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Aural Report

The Formless at North Portland's Million
Approaching sublime through a side door
by Kurt Dahlke

ow often is austerity on anyone's mind? Perhaps never, maybe once or twice if you're thinking something ill about a distant relation.

The Formless: exactingly handcrafted bricks of the uncanny, punk style.

But austerity's not all bad, and while I've long been a proponent of its more esoteric applications, I think Brenden Clenaghen may just be Portland's austerity king.

In addition to being a hyper-formalist conceptual painter (his obsessively crafted works have a humor and sensuality in stark contrast with their exacting production methods), he's half of the duo The Formless. The band pummeled a hot August Thursday night into abject submission at Million in North Portland.

As a super-indie all ages club, Million is in itself quite austere – your basic black box with a bench against the wall. No smoking, no drinking, not even water for sale, as far as I could tell.

But you definitely don't need any of that to bring sincerely elsewhere music like this to the kids (and geezers like me), and it needs to be done. Now if the kids will just break the 15-ft. horseshoe of empty territory in front of the stage that forms at many shows …

Brenden Clenaghen: working-class black and an iconoclast's measured gaze.

This might not have been a bad idea in this case, however. Ears might bleed if found too close to the stentorian aggro-Goth punk coolly stamped out like so many sheets of molten metal by The Formless, more like godheadSilo than The White Stripes.

Those contradictions are functional though, and nice. The extreme focus with which guitarist Clenaghen and drummer Chelsea Mosher mete out their cubist garage rock makes the music appear all the more wild. Even while Clenaghen, in working-class casual black, stands stolidly in 3/4 view facing back toward Mosher, only occasionally casting an iconoclast's measured gaze into the recesses of the room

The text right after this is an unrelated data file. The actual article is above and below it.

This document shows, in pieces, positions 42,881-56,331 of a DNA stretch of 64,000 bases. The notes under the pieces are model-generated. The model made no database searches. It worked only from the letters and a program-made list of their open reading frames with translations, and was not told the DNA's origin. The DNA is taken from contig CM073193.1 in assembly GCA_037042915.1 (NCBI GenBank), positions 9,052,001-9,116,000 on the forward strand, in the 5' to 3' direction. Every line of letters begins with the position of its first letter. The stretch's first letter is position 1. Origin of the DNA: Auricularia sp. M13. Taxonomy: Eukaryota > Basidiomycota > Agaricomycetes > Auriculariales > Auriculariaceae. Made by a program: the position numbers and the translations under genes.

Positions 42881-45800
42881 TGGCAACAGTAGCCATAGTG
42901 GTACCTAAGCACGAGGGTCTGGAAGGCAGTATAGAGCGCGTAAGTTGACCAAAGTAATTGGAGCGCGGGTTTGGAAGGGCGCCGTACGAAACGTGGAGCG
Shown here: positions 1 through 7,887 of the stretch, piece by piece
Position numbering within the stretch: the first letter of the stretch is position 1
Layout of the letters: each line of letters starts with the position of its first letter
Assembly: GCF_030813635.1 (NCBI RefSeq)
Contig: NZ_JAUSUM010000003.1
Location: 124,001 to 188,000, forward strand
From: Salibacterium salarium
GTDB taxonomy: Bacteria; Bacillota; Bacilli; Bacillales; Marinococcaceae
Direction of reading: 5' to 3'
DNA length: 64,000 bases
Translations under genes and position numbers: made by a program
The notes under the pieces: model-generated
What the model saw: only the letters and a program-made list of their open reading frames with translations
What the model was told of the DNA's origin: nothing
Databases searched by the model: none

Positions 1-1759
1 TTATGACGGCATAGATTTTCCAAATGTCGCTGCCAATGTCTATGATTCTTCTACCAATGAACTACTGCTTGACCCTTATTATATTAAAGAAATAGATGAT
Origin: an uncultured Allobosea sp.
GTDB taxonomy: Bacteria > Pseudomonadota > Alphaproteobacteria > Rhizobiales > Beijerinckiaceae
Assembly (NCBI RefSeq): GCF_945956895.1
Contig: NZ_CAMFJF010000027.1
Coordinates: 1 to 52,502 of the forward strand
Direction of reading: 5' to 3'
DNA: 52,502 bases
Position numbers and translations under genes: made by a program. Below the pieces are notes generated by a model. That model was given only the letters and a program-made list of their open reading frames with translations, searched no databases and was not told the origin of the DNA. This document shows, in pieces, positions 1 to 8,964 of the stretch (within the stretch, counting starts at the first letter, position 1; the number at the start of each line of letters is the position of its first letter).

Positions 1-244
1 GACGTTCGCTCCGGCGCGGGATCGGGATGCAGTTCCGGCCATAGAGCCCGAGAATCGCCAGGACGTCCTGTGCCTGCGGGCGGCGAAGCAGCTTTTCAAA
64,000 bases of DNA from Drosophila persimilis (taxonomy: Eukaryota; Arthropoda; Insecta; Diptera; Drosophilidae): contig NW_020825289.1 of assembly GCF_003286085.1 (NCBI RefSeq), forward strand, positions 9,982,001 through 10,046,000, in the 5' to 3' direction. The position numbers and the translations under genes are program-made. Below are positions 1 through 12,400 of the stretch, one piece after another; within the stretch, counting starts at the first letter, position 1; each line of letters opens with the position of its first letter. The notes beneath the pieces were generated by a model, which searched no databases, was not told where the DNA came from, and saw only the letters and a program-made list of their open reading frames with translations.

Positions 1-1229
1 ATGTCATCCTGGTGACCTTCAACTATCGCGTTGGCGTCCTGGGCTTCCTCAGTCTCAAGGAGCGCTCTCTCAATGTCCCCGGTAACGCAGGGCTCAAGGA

Clenaghen plays a severely overdriven Gibson at 'cuda-speed through dark melodies and cyclic anti-surf riffs while barking things into the microphone that sound at best discontented. And when he wants to show his cards a bit, his guitar makes sounds like a laser through metal.

Very cool.

Chelsea Mosher: a math-Neanderthal with drumsticks and more gallop than groove.

Meanwhile, Mosher's drums are literally pounded across the floor by her punishing attack. Her lines are a bit more gallop than groove, with lots of nice tom-thrashing in concordance with the heavy atmosphere.

She's a math-Neanderthal with those sticks, while also doing most of the singing; evil, cryptic, howling vocals.

The Formless should be the house band for Land of the Lost; they could play for the Sleestaks, that monkey, the secretly wild dad and one of the dinosaurs, if you catch my drift.

I can't sum them up any better than that, really; exactingly handcrafted bricks of the uncanny, punk style, delivered with a slight wink and hardly another word.

Both things apply tight focus and rigid control to approach the sublime through a side door.

E-mail Kurt at orangeandorange@msn.com, and don't miss his previous reports.

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